On August 2, 1907, a great disturbance was felt by all Major League hitters.
Ty Cobb said this of Walter Johnson, the 19-year-old rookie who debuted that day:
“The first time I faced him, I watched him take that easy windup. And then something went past me that made me flinch. The thing just hissed with danger. We couldn’t touch him. … every one of us knew we’d met the most powerful arm ever turned loose in a ball park.” -Ty Cobb
Johnson would come to be called “The Big Train,” due to the forceful dominance of his fastball in the early 20th century. He walked away from the the game 20 years later, his entire career spent with the Washington Senators. All he did was set the all-time record for strikeouts at 3,509.
But his 3,509 K’s hardly begin to tell of the legend that is Walter Johnson. He hurled 531 complete games in his career, good for 5th on the all-time list. This is actually a mind boggling stat, when you think about it. To put this in perspective, the active career leader in complete games is C.C. Sabathia… with 38.
Perhaps even more impressive than either the strikeouts or the complete games is that he remains to this day the all-time leader in Shutouts with 110. That’s 20 more than second place Pete Alexander, and 34 more than the immortal Cy Young.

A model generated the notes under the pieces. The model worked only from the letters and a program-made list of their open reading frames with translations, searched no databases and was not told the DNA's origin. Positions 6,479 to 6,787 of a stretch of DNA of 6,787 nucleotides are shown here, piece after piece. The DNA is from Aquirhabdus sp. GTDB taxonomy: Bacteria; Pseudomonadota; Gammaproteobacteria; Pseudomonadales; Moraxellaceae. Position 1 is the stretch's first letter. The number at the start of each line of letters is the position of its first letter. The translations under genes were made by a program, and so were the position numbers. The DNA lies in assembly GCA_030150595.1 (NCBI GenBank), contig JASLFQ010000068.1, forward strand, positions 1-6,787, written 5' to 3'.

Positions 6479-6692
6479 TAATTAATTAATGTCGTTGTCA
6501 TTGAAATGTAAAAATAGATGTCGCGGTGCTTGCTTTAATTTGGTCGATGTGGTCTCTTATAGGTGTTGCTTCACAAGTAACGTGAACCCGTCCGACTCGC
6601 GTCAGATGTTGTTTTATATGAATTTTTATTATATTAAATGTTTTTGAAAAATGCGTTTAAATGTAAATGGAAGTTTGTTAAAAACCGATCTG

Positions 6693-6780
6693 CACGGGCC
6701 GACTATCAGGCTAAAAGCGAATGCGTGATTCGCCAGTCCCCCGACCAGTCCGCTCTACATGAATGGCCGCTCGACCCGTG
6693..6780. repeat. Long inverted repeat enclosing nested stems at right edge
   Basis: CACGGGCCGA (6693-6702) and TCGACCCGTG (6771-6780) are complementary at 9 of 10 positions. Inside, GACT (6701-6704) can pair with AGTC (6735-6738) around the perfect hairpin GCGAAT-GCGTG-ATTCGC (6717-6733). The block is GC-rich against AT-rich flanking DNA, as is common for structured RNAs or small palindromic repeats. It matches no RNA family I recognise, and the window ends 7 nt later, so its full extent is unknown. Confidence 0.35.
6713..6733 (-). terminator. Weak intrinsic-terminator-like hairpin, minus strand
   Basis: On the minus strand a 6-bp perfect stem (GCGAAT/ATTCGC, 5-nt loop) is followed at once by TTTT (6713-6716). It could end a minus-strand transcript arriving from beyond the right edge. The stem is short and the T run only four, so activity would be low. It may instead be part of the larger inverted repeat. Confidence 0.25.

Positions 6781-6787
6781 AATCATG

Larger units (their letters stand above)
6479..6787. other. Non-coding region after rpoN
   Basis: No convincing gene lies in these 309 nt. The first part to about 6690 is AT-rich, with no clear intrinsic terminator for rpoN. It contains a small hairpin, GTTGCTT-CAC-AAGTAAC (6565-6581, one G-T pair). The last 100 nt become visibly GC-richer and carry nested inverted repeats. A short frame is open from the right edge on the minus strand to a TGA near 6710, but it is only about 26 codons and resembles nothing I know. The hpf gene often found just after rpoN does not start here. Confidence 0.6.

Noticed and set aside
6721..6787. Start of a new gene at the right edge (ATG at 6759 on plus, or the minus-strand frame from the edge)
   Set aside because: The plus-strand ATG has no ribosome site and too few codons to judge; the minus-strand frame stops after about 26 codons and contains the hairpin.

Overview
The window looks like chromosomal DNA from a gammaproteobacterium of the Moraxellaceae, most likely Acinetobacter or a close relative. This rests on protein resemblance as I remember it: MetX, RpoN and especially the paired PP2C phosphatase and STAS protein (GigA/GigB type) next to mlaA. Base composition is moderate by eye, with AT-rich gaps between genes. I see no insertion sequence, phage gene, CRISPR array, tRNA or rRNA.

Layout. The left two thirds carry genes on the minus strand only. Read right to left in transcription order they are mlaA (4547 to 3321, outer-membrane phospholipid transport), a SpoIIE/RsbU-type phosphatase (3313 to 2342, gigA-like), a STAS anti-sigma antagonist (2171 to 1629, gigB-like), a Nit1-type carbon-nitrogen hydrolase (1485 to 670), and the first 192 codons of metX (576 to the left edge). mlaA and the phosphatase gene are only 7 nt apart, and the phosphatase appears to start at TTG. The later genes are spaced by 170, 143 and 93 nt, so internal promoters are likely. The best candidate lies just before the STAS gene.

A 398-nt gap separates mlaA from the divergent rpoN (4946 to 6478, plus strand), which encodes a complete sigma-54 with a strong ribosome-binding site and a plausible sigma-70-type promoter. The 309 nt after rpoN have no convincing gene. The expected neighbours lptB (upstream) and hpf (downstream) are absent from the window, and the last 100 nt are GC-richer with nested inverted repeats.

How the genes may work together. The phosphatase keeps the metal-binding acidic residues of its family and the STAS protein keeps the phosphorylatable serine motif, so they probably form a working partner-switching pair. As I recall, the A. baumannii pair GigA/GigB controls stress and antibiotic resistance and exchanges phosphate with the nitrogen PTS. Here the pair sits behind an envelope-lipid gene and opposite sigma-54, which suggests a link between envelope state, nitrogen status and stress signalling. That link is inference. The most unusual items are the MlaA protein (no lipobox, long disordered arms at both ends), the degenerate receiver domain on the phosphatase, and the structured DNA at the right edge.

Johnson would finish his career with a record of 417 – 279, and an astounding 2.17 ERA. His wins are 2nd all-time behind Young. Between 1910 and 1919, a stretch of 10 seasons, he had an ERA over 2.00 only once. And by all accounts, he was also one of the most gentlemanly people to ever play the game:
“He was not only a legendary pitcher, but the incarnation of the athletic virtues of decency, charm, and style.” – Bill James
For anyone who seeks value in the new age of the Sabermetrics, well… here’s a stat for you.
Walter Johnson is third on the All-Time list in WAR with a career total of 165.6. The only two players ahead of him are Babe Ruth and Cy Young. His WAR is higher than Bonds, Mays, Ryan, Cobb, or Aaron.
His strikeout record of 3,509 would stand for almost 60 years, when — oddly — it was broken by three pitchers in the 1983 season (Nolan Ryan, Gaylord Perry, and Steve Carlton).
The Big Train remains one of the most enigmatic players to ever play baseball. It’s easy to talk about Nolan Ryan or Hank Aaron or Ty Cobb. It’s natural to think of Randy Johnson or Greg Maddux or Cy Young. The Babe is always present in any conversation. Ted Williams, Willie Mays.
Don’t forget Walter Johnson, easily among the upper echelon of legendary ballplayers in the game’s great history.